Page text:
Seasonal changes in a population of Pseudanopthalmus tenuis (Coleoptera, Carabidae) in Murray Spring cave, Indiana: a preliminary report., 1975, Keith James H.
A study of a population of Pseudanophthalmus tenuis is being conducted in Murray Spring Cave, Orange County, Indiana as one facet of a larger research project encompassing the entire terrestrial community of that cave. Changes in behaviour and abundance determined by census and mark-recapture methods and physiological changes determined from field-collected beetles indicates that these animals exhibit a seasonal reproductive rhythm probably mediated or controlled by winter and spring flooding of the cave.

Symposium on Life Histories of Cave Beetles., 1975, Poulson Thomas L.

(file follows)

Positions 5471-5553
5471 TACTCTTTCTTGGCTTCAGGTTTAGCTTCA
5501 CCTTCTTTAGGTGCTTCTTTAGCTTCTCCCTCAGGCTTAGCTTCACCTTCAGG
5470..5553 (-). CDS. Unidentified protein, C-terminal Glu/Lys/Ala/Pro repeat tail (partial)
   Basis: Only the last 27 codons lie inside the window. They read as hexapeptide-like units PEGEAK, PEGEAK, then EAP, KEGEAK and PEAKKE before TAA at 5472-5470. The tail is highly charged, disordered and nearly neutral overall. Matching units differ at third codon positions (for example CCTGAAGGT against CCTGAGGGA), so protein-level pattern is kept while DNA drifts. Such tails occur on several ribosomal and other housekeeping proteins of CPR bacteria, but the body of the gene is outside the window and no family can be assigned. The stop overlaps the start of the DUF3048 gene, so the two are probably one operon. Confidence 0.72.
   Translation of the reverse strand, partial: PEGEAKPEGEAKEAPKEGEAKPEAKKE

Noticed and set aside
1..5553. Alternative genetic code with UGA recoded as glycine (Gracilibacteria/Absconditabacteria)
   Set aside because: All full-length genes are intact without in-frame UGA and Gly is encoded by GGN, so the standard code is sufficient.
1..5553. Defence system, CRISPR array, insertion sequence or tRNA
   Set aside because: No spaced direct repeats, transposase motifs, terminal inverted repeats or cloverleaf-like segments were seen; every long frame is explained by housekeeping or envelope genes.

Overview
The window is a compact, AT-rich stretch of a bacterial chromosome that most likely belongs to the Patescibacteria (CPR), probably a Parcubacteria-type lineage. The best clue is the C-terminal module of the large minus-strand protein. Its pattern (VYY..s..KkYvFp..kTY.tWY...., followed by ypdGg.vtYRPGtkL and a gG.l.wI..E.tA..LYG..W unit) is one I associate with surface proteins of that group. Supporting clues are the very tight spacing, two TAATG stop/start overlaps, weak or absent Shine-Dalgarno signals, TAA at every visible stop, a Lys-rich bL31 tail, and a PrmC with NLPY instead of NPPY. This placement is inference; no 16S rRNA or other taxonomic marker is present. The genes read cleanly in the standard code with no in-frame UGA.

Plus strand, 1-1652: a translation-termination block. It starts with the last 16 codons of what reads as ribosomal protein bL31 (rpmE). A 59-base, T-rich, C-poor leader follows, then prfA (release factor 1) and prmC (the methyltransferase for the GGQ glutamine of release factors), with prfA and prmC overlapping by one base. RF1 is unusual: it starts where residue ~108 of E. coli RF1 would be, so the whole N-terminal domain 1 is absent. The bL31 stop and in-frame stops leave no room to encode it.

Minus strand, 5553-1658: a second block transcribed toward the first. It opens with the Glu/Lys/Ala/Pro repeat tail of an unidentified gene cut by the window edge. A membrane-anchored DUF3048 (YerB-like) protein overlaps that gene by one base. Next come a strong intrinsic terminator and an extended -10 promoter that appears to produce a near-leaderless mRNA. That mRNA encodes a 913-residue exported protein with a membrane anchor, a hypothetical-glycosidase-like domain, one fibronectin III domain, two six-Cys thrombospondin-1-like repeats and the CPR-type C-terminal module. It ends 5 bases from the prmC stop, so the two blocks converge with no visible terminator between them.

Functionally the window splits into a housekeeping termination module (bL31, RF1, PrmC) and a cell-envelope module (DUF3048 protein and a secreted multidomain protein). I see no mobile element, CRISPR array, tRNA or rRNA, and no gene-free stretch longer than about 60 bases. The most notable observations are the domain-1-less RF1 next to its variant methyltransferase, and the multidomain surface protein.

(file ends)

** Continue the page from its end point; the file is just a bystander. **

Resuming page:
Overview of the six papers presented at the Symposium on Life Histories of Cave Beetles held at the 1973 annual convention of the National Speleological Society at Bloomington in Indiana (USA).

Hydrology and Geochemistry of the Upper Lost River Drainage Basin, Indiana, 1976, Bassett, John

Investigations of Sinkhole Stratigraphy and Hydrogeology, South-Central Indiana, 1976, Hall, Robert D.

Geomorphology and Hydrology of the Indiana and Kentucky Karst: A Symposium, 1976, Palmer Arthur N. , Moore Michael C.

The Mitchell Plain of Southern Indiana, 1976, Palmer, Margaret V.